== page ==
My father could be a really mean person. I mean REALLY mean. I'm not going to go into details, but my childhood was less than stellar to say the least. My earliest memories of him are not good ones. It took many years for us to reach a place where we both came to understanding each other, at least I did. As I got into my 20s, I started to really see my parents for the people they were. Not as my parents, but as singular humans.
It couldn't have been easy for my dad when he got my mom pregnant. I was not planned, and neither were any of my three older siblings. My parents were only 22 when I was born. I was my father's first child and my mother's fourth (she had been married twice before my dad). My dad, feeling that he had to do right by my mom, decided they would have a shotgun wedding and he would move her and the three kids out of Florida and up to South Dakota, where he grew up and where his family were.
I can't imagine what it must've been like, 22 years old with a wife, four kids and a mortgage. I think of myself at 22 and it just amazes me. I think he held a lot of resentment towards my mother and her three children. Not that it was her fault and not his, but I think he resented her for simply being there.
Don't get me wrong, my father loved my mother very much. There were many happy times as well. Unfortunately, the bad eventually outweighed the good and they separated after ten years.
Without going into detail, I know that my dad felt bad about how things had turned out between them. I think he had wished that I could have had a more traditional style family life, for whatever that means. I know that he had been worried about how their divorce would affect my views on marriage. At the time, I didn't think much of it, but as I look back on my own relationships, I see the damage that it had done. How my parents' relationship had affected how I would view the dynamics between a husband and wife, or two partners.
I think it took a long time for him to come to terms with who he was and where he was at in life. I think he had finally been able to find happiness with his new wife and his job and what his life had turned out to be. We had finally been able to put aside all the bullshit from our past and become friends.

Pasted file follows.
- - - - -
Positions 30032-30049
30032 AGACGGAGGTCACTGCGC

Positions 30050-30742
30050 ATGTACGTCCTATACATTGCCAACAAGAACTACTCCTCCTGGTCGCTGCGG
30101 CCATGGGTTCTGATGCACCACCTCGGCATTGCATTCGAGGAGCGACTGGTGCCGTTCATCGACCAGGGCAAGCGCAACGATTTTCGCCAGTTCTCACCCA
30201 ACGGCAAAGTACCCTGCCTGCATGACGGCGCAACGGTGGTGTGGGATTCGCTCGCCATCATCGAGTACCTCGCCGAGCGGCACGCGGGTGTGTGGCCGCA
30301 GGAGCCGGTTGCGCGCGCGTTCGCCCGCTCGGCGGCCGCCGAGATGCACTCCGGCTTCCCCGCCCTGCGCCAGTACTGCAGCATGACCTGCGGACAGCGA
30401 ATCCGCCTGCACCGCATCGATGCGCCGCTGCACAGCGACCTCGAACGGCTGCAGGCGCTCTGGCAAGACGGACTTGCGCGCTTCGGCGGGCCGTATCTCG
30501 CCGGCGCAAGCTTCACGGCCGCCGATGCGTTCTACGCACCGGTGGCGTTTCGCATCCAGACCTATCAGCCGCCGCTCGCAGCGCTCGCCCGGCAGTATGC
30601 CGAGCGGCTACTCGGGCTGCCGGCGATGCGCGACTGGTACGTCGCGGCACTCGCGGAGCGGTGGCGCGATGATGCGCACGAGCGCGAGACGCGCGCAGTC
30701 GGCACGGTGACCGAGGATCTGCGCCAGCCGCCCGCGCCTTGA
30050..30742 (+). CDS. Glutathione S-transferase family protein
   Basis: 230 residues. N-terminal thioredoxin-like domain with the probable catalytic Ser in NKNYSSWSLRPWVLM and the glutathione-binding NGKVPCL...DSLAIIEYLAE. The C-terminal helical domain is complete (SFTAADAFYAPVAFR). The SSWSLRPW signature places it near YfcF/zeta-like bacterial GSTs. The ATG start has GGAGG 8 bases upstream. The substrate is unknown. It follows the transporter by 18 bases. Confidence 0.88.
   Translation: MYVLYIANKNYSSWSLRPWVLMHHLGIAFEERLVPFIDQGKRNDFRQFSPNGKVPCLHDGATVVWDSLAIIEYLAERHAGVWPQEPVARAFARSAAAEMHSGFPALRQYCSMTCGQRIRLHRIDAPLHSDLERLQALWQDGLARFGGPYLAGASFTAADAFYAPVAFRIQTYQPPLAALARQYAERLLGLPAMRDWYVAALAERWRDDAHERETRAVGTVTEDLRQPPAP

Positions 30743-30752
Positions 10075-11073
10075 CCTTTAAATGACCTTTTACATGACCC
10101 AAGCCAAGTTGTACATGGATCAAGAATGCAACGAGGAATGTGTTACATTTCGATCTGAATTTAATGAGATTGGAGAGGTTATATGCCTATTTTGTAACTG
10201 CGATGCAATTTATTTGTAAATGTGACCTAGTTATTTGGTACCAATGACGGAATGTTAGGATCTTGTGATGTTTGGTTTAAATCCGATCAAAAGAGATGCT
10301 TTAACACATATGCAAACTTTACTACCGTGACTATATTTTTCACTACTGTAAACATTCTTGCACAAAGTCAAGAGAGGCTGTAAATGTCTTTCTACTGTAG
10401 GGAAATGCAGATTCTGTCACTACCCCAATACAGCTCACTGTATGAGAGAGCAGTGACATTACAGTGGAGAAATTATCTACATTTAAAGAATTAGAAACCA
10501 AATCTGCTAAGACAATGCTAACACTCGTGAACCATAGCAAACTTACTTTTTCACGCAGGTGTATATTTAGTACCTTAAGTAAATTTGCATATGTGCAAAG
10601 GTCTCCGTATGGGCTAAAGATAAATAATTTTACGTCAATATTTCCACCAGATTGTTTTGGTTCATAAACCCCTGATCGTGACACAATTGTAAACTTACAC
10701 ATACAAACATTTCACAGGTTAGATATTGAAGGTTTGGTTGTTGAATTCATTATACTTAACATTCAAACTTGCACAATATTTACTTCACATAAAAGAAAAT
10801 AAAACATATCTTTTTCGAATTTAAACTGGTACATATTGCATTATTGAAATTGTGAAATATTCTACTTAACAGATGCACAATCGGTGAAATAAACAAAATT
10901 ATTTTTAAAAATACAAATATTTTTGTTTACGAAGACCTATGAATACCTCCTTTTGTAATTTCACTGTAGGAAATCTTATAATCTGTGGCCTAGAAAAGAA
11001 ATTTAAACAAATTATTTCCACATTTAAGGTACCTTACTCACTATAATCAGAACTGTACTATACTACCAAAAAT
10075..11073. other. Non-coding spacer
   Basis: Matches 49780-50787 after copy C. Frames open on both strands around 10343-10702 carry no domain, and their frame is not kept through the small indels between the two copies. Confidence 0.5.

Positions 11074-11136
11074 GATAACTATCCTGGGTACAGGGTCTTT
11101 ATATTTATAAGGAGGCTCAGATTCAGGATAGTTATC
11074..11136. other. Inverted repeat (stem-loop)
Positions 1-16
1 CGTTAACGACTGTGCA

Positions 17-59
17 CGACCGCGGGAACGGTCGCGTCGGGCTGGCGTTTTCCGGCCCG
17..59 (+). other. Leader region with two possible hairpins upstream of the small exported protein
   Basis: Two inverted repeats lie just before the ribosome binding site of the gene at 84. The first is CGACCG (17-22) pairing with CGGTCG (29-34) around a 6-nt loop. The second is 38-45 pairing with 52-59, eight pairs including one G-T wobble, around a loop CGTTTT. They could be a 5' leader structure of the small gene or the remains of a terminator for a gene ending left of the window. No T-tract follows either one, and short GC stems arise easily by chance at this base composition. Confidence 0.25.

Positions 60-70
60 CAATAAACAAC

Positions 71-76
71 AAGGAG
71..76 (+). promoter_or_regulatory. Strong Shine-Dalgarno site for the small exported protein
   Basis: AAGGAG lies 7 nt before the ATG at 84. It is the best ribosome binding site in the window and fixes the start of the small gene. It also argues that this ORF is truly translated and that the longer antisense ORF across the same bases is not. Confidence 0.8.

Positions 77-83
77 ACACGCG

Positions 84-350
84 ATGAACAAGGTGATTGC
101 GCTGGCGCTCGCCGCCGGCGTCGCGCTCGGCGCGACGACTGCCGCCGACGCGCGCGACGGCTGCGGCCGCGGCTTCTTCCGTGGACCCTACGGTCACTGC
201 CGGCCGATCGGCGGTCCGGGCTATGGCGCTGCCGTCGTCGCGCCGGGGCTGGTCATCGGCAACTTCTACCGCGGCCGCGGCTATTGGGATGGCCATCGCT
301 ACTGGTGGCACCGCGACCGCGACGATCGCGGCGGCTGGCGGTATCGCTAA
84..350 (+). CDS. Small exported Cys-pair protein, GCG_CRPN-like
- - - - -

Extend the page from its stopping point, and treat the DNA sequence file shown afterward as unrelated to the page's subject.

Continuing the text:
On October 14th, 2003, my dad had woken up having trouble breathing. His throat was swelling closed, so he was rushed to the hospital where they admitted him. I happened to be in town at the time, so I stopped up to see him at the hospital that night. He told me that he had been bitten by a spider in his sleep and he was more than likely having a reaction to the venom. He said they were keeping him there to do some testing to find out what it was.
It was a strange site, to see this big man lying there in a hospital bed, being vulnerable. I had never seen him in such a state. Our roles were now reversed, and it was MY turn to visit HIM in the hospital. I wasn't ready for that.
They tested him every which way they possibly could. Finally, the results came back that he had AML. Acute Myeloid Leukemia. And it was too late for my father.
They attempted chemo to induce remission, but he was so far gone that his body was now only producing leukemic blood cells. He died November 12th, 2003 at 10:30am. He was aged 48 years and 5 months to the day.
Everything afterwards is all a blur anymore, but I remember it well. I felt bad because I didn't cry. I couldn't. It was all so surreal, it didn't feel like I was awake. I wanted it all to be some horrible dream that I could wake up from.
It doesn't feel like it's been almost ten years since his passing. I was only 25 when it happened. I feel like he and I had just gotten to a great place in our relationship and then he was gone. He was always a voice of wisdom for me. I could talk to him about anything and he always had great advice to give. I so wish I had that now because I could really use some good sage knowledge right about now.
Before I start to ramble, I'm gonna cut myself off and head to bed. Dad, I love you and miss you and think of you every day. Always will. Until we meet again...